For as long as almost anyone currently following college football has been alive, the Texas Longhorns and the Oklahoma Sooners have needed to know what the other team is up to.
A number of legendary head coaches have walked the sidelines of Campbell-Williams Field in Austin or Owen Field in Norman, Okla., and some have supposedly gone as far as espionage in order to acquire info on the rival program. Those coaches then faced each other in the Cotton Bowl regardless of whether the rivalry game was a conference matchup or not.
But with OU’s tabbing of Brent Venables to replace Lincoln Riley, a new dynamic exists between head coaches of the two schools that the Red River Rivalry hasn’t seen in decades.
Texas’ Steve Sarkisian carries a strong reputation for his offensive acumen in what is the second chapter of his career as a head coach. Venables, once the Sooner defensive coordinator before contributing to the tremendous ascent of the Clemson football program in the same role, heads to Norman with complete control of a program for the first time in his career.
Sarkisian is Texas’ offensive play-caller. Venables could be the same for the Sooner defense, but whether he is or not, his chops are on the defensive side of the ball. Not only will these two coaches face each other on the recruiting trail, their sides of the football will duke it out in Dallas once per year.
There’s more to individual football games than one side of the ball on one team. Both Sarkisian and Venables are head coaches of entire programs, not head coaches of the offense or defense.
But when they meet, a significant focus will zero in on their respective units’ performance against each other.
The two have collided on one occasion: the 2017 College Football Playoff National Championship between Alabama and Clemson. However, Sarkisian was elevated to the Crimson Tide’s play-caller after Lane Kiffin accepted the Florida Atlantic job. Sarkisian wasn’t calling his own offense, he was pinch hitting for Kiffin.
It’s difficult to take a result from the 2016 season between two football giants as an indicator of what could happen the next time Texas and Oklahoma meet in the Cotton Bowl in 2022.
But when it happens, the accrued expertise on the side of the ball overseen by the two head coaches might exceed that of the closest analog to the current dynamic set by Texas’ John Mackovic and Oklahoma’s Gary Gibbs.
In 1992, 1993, and 1994, Mackovic, the former head coach of the Kansas City Chiefs, and Gibbs, Barry Switzer’s defensive coordinator for nine seasons, faced off in the battle between Southwest Conference and Big 8 titans.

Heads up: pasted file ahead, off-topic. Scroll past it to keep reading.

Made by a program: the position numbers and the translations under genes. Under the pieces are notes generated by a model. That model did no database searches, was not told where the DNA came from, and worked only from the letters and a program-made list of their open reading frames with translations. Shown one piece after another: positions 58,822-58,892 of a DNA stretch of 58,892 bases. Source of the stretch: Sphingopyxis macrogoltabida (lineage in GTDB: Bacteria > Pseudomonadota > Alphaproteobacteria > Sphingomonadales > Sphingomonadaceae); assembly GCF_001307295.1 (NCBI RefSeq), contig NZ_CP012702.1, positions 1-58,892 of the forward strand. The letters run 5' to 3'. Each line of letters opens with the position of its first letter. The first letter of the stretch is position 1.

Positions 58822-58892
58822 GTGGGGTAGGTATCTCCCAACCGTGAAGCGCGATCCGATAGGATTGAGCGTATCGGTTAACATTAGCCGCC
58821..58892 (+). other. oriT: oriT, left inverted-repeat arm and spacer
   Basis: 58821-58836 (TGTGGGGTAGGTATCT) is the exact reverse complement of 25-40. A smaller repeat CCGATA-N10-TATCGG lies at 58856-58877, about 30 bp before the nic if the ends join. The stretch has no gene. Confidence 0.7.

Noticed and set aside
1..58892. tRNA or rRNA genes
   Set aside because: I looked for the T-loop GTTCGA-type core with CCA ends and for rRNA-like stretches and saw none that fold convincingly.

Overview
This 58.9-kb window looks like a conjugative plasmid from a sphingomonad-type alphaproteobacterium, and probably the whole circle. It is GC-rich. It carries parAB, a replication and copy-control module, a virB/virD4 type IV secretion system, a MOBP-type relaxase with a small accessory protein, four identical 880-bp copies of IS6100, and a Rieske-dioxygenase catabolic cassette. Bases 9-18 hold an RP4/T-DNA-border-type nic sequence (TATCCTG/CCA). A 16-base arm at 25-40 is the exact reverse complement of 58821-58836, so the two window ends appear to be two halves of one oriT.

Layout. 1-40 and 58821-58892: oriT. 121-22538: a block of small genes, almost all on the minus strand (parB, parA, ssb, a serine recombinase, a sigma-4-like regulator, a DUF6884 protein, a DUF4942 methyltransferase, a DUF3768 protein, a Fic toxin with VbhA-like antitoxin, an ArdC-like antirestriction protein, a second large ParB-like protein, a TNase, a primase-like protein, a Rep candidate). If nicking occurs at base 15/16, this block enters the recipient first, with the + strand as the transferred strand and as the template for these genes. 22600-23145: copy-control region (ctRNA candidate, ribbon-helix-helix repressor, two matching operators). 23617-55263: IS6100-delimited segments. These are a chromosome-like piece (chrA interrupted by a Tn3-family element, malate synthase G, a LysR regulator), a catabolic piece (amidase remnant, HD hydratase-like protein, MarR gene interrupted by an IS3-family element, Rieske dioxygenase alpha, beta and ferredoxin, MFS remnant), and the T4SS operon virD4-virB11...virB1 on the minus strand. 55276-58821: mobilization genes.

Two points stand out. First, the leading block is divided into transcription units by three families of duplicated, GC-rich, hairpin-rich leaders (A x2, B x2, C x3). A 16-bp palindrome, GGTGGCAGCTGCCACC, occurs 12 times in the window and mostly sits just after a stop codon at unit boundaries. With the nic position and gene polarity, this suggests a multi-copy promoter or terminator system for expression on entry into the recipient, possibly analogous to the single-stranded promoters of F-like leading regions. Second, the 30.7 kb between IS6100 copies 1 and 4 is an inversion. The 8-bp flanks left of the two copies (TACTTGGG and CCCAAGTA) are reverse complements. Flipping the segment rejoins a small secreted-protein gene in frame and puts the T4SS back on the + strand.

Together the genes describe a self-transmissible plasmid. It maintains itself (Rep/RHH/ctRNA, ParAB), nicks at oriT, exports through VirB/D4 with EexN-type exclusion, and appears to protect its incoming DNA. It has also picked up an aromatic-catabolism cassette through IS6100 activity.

The Longhorns took two-of-three in those matchups. Gibbs resigned at the end of the 1994 season and took a hiatus from coaching. Mackovic remained at Texas for three more seasons, winning two conference titles before bottoming out in 1997.
The bona fides of Mackovic and Gibbs could very well be matched if not exceeded by Sarkisian and Venables. Venables has been a part of three national championship staffs, two at Clemson and one at Oklahoma. Sarkisian has helped win college football’s top prize at both USC and Alabama.
Along the way, they’ve produced national award winners, NFL draft picks, and even Heisman recipients. They’ve also collected one Broyles Award apiece, given annually to the nation’s top assistant coach.
No longer are these two up for the Broyles Award. They are leading their own programs, now tied at the hip ahead of a future move from the Big 12 to the SEC.
Sarkisian undoubtedly picked up a trick or two from Nick Saban during his brief time in Tuscaloosa about how to operate in the SEC. Though Clemson is an ACC program, the Tigers under Dabo Swinney operated on the same plane as the elites of the SEC, with two national championships to show for it.
The challenge both Oklahoma and Texas hope their men are up for is succeeding on their own in the new SEC, whenever the schools make the move.
Those will be difficult waters to navigate. Oklahoma has reached for a foothold on that elite plane for much of the past decade, but constantly ends up a rung or two away.
Texas in the past decade plus? Well, there’s been one ten-win season it needed 14 games to accomplish. And zero conference titles to show for it.
The program leadership capabilities of the head coaches in Norman and Austin are mostly unproven. Sarkisian’s exploits on the West Coast were a while ago, and the sport was in a different place. Venables has worked for national champion coaches, but has yet to venture out on his own.
It’ll be a test, but there is little to doubt about the schematic chops of both Sarkisian and Venables. Both across the Red River and the neutral zone, they’ll battle for recruits, wins, and yards.
Their record against each other may well be determined by the individual performances by their areas of expertise.